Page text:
Nearby, the borough’s charming Crystal Spring Park honors Whitman with a unique, verse-inscribed boardwalk. This location was a known favorite of Whitman’s for mud baths. However, the park’s low-lying location lacks the wide lake views, public lake access and wooded trails afforded at “Whitman Woods.”
The Kuehner family has long recognized the area’s need for open space and passive recreation, and passionately prefers conservation over the prospect of development (the family homestead was razed in 1973). Prior to her mother’s death in 2009, Elizabeth was entrusted with ensuring the land would be conserved and has explored various options since 2010. In 2012, she formed the “Whitman Woods” Project (WWP) Advisory Board and serves as project manager. Both Lloyd Shaw and Joseph Arsenault sit on the WWP Board, along with a number of kindred spirits from all walks of life.
The WWP Board brought the project to NALT in 2015 with the hope of finding, in Elizabeth’s words, “a simple, low-impact and non-invasive solution” that would pay homage to Walt Whitman’s legacy. She recalls, “Our WWP landscape architect Amy Cieslewicz kept asking all of us, ‘What would Walt want?’ So his 19th-century perspective became our guiding mantra.”
The vision for a nature sanctuary was recently realized in a site plan, thanks to a collaboration with key advisors. It calls for the transformation of the driveway and foundation ruins into a wheelchair accessible ramp and lake overlook, expansion of existing trails, the addition of a pebble beach canoe landing and the creation of rain gardens to mitigate polluting runoff into the lake. Two kiosks will welcome and orient visitors, while a split-rail fence will define the park. The sisters hope that the wild character of the woods and glen can be preserved for nature walks, poetry readings and workshops, nature seminars and painting and photography classes. To preserve the woods in perpetuity is a goal shared by many “Springers” and countless others, including Whitman scholars. This future, however, is not yet certain.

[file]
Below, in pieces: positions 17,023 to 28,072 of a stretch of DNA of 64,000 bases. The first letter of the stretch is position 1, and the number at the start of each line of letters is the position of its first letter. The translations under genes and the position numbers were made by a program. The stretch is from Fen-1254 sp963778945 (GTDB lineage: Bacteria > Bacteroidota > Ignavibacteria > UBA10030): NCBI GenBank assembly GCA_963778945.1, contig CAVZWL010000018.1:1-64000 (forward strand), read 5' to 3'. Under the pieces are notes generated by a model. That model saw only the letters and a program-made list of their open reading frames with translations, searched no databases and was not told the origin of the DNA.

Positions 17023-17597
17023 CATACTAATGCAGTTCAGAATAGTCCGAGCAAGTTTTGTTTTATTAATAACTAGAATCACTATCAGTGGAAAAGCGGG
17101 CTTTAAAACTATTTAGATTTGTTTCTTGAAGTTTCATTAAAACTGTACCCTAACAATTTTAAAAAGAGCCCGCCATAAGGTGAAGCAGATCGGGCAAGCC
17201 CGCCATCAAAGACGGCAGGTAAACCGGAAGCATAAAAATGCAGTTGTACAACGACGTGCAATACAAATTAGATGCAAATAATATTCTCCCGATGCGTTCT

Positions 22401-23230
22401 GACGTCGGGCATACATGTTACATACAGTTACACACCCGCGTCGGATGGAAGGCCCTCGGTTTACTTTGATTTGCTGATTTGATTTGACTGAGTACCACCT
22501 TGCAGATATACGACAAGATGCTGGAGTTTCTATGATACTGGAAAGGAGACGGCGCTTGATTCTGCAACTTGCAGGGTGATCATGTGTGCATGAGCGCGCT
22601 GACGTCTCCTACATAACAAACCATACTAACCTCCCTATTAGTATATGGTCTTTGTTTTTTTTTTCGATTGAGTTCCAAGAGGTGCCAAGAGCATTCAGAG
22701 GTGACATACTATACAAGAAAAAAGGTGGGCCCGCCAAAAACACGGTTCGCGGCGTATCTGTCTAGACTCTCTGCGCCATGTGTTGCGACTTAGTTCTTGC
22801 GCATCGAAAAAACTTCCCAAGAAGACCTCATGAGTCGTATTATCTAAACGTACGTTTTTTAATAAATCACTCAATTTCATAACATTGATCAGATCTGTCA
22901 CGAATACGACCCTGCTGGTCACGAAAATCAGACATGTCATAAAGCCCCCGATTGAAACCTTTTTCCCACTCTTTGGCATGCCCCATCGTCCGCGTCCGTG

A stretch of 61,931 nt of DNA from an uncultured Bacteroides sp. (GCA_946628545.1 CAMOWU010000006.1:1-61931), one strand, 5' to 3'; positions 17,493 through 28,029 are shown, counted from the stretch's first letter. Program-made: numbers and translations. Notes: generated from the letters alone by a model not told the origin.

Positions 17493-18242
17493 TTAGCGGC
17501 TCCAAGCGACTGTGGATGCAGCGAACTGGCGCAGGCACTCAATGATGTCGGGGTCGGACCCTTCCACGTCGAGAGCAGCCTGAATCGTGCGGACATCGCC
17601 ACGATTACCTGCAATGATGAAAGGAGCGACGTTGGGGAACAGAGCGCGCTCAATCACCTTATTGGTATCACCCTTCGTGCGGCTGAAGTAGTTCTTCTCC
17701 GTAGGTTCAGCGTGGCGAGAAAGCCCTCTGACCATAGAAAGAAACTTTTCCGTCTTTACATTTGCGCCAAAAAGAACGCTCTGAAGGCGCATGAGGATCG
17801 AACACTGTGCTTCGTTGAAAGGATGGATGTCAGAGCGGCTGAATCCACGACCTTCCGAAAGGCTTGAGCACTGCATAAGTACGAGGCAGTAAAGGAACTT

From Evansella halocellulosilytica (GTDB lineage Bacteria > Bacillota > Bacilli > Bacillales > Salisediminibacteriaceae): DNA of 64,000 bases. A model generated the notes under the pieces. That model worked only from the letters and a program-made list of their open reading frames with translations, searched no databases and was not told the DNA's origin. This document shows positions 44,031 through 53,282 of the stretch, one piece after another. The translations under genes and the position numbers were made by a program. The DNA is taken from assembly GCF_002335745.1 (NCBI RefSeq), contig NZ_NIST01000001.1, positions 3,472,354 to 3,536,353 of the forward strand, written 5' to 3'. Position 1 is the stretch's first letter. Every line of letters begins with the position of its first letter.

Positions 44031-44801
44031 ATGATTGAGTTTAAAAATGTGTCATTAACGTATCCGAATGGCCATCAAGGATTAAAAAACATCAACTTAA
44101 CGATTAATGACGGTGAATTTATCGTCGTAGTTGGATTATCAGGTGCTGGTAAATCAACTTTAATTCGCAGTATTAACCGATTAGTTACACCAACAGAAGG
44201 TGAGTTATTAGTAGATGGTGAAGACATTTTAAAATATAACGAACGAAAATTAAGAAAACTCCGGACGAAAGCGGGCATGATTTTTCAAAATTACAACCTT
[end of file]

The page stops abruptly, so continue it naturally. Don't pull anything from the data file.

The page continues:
Protecting “Whitman Woods” from development is not an undertaking that the WWP Advisory Board and NALT can accomplish alone. And while Laurel Springs Borough officials are supportive of the cause, neither they nor Camden County are in a position to purchase or manage this intended conservation area. To date, nearly $150,000 in services, pledges and donations have been made to the project. In order for NALT to purchase, transform, manage and steward the park, an additional $1 million is required.
May 31, 2019 marks the 200th anniversary of Walt Whitman’s birth. Raising funds to establish the park well in advance of that date is critical if it is to be dedicated as part of the bicentennial festivities.
We are calling on you to propel “Whitman Woods” from vision to reality! Your generosity will help conserve this precious piece of land, an enduring place that has instilled countless memories and wonderment upon visitors—from poets and birders to curious children drawn to nature. Thanks to your past donations, NALT has permanently protected more than 100,000 acres across the U.S., and now the ability to conserve and care for “Whitman Woods” rests in your hands. Ensuring that present and future generations can continue to escape into the natural beauty of this sacred spot is a necessity.
By Monica McQuail
Photos by Dan Merton, Elizabeth Robertson and Joseph Arsenault, provided by The Whitman Woods Project